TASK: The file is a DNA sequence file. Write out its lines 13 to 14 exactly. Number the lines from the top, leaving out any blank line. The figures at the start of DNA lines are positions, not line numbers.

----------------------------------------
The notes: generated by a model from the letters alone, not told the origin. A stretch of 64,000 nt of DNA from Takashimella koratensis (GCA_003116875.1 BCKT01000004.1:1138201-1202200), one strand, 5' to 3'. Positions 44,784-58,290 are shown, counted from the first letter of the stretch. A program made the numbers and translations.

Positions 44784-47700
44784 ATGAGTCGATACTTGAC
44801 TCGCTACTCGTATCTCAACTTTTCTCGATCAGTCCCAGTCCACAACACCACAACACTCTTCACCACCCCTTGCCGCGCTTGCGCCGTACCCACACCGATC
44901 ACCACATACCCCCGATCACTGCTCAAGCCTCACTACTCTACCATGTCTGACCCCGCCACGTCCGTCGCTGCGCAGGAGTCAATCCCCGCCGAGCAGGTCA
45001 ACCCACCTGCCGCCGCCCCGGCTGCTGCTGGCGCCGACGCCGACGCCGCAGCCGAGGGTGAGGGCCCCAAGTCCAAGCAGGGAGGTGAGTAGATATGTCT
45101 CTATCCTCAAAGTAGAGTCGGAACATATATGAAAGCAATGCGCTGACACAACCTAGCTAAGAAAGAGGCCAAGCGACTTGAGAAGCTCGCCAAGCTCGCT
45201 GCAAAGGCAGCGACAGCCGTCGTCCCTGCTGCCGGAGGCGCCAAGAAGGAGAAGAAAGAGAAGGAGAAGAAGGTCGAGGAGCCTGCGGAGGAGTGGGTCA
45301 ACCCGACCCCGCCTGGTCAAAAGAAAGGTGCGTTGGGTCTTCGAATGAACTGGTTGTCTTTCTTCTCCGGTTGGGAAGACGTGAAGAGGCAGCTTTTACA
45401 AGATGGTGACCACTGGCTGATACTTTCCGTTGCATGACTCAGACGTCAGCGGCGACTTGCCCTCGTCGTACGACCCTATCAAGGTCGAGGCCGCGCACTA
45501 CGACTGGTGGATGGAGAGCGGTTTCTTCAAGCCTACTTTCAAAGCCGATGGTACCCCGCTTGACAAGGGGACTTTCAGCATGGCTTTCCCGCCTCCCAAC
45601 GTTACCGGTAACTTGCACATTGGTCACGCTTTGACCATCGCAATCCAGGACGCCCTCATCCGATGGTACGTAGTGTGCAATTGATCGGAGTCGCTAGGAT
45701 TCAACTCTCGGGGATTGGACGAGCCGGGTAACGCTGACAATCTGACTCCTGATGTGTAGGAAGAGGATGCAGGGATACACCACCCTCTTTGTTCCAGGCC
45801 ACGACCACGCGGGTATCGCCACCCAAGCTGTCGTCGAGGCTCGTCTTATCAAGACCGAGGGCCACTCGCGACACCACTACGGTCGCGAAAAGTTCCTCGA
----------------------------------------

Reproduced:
45701 TCAACTCTCGGGGATTGGACGAGCCGGGTAACGCTGACAATCTGACTCCTGATGTGTAGGAAGAGGATGCAGGGATACACCACCCTCTTTGTTCCAGGCC
45801 ACGACCACGCGGGTATCGCCACCCAAGCTGTCGTCGAGGCTCGTCTTATCAAGACCGAGGGCCACTCGCGACACCACTACGGTCGCGAAAAGTTCCTCGA